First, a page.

Microtransactions Need a Name Change

Microtransactions should not be called microtransactions.  But how do we change something that has been repeated so many times.  It seems that with the recent community uproar over loot boxes the term microtransaction has seen an uptick in usage.  But it seems that the term was not generated by players, as a fashionable means to describe content.  The term was created by publishers in order to make players feel like the purchase is insignificant and makes it easier for you to input your credit card.  But at the end of the day, there is just nothing micro about them.

Microtransactions are often used to describe digital goods for video games that can be purchased more than once.  Publisher refer to these as recurrent player purchases, and they make a lot of money from them.  Microtransactions can refer to the purchase of digital currency, like Destiny‘s Silver, Fortnite‘s V-Bucks, or Call of Duty‘s Call of Duty Points (clever).  The digital currency can then be used to purchase cosmetics, consumables, or the dreaded loot box.

Microtransactions are more popular than ever,  just look at this Google Trends graph that shows search popularity over time.

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People were searching for microtransactions more than ever during November 2017.  This was probably due to the way Star Wars: Battlefront II and EA mishandled their implementation of digital goods delivery and pay to win monetization model.

Microtransactions make sense when speaking in terms of a few cents or a dollar.  However, purchases referred to as microtransaction can often reach as high as $99.99.  In case you were wondering $99.99 is more than the price of a standard AAA game.  What about the purchase is micro or small?   The Game Boy Micro was small and also one of my favorite systems.  But microtransactions can become a significant investment from the player and could be the difference between buying an entirely new gaming experience or a few more loot boxes.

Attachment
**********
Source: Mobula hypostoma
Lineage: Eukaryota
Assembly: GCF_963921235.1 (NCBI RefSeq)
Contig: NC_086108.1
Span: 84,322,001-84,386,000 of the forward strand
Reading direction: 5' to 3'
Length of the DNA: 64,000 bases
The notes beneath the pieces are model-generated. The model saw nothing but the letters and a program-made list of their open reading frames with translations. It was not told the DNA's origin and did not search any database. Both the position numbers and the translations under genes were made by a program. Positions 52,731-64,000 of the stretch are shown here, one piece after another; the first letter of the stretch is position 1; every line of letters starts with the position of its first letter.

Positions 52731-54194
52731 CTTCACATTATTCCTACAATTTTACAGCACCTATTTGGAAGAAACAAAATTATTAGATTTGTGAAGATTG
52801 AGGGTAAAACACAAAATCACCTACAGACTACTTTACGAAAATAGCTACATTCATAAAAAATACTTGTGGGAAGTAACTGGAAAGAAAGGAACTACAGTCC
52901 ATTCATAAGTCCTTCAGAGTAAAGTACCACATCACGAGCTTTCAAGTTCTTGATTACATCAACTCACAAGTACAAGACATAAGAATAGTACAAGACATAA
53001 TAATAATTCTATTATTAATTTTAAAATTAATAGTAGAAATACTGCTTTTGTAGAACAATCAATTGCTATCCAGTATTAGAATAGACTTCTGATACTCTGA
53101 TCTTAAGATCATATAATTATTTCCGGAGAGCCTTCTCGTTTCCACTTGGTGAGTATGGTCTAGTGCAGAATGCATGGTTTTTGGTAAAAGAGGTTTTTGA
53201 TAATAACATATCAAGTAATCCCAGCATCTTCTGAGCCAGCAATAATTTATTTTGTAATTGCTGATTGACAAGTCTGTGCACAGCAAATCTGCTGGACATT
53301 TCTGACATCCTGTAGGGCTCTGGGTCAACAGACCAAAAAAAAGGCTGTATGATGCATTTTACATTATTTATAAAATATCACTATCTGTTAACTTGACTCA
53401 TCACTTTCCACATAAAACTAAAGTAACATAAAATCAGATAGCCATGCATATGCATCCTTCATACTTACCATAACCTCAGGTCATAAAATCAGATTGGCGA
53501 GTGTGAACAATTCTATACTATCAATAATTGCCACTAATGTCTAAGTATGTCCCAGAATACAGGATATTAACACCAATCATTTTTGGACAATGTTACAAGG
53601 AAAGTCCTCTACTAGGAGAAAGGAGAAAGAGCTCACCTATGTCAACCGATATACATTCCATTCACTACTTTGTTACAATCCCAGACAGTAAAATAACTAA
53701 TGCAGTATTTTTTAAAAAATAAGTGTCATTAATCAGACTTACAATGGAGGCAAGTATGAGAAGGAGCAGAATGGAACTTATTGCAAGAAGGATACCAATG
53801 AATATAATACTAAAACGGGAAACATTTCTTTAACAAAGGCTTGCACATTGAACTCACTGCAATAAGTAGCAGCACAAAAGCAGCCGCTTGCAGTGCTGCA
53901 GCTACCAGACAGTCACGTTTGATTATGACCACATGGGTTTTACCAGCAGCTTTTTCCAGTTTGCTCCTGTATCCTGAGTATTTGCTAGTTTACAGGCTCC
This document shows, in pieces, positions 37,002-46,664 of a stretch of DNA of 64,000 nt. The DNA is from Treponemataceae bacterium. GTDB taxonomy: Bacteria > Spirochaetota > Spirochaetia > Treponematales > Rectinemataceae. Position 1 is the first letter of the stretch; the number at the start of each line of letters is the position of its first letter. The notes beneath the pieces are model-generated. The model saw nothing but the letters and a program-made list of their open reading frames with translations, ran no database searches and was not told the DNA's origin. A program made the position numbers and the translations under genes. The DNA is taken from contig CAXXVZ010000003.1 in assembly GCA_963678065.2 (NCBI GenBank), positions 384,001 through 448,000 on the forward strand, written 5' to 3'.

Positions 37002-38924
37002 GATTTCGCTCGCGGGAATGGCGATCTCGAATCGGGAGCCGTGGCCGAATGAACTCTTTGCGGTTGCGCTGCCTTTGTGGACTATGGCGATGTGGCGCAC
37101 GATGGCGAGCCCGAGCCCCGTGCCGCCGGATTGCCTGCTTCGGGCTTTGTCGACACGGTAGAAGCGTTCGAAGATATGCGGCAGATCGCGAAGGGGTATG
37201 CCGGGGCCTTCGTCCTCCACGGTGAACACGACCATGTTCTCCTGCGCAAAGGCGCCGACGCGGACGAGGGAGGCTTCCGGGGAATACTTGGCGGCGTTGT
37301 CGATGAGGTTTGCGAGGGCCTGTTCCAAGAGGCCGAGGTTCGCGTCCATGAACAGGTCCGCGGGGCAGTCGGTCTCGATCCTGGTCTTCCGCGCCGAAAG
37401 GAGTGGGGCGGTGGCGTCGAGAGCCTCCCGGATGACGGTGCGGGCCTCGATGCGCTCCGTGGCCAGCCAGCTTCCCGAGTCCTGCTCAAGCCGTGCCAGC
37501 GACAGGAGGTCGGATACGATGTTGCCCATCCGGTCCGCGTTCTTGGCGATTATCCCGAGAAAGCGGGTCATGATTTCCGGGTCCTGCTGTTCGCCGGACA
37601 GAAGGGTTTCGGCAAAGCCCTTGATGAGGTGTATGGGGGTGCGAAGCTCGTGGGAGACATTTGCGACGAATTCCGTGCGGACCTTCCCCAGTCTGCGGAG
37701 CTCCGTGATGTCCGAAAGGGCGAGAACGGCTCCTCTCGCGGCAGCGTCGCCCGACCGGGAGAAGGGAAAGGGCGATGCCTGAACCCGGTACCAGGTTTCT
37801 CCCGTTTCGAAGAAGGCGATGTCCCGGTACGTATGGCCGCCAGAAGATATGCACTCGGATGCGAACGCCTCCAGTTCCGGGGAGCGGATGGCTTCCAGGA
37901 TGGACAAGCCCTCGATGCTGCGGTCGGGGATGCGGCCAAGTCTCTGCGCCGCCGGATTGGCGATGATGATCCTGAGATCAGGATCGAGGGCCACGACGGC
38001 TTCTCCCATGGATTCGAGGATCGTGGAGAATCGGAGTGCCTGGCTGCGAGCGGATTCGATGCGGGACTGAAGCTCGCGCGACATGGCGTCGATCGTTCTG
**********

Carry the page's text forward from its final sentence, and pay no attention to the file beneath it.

Publishers coined the term ‘microtransaction’ in order to better fit the narrative that players aren’t spending that much.  The transaction is small and meaningless.  You can afford a few microtransacations here and there.  One more loot box, it is only $1.99.  But those purchases add up.  They can even go so far as for Kotaku to publish an article titled, “Meet the 19-Year-Old Who Spent Over $10,000 On Microtransactions.”

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So let us all stop using the term “microtransaction.”  I am not sure what we should call them instead.  They are not downloadable content.  They are more just like digital purchases.  You can make a digital purchase to spend $24.99 on V-Bucks in Fortnite or you can buy Papers, Please from the Steam Store for $9.99, or you can even subscribe to Final Fantasy XIV for a month for $14.99.  Either way you are spending your same hard earned cash in exchange for something.  It is up to you to judge the value of that purchase, in order to determine if it is worth it.  And Spoon Deep will do our best to help explore the value proposition that video games offer.  But do not confuse a “microtransaction” with something that has a lower cost.

More accurately, a microtransaction could refer to something that provides very little, or micro, value.

Jake “prettyboyplaid” Fredericks

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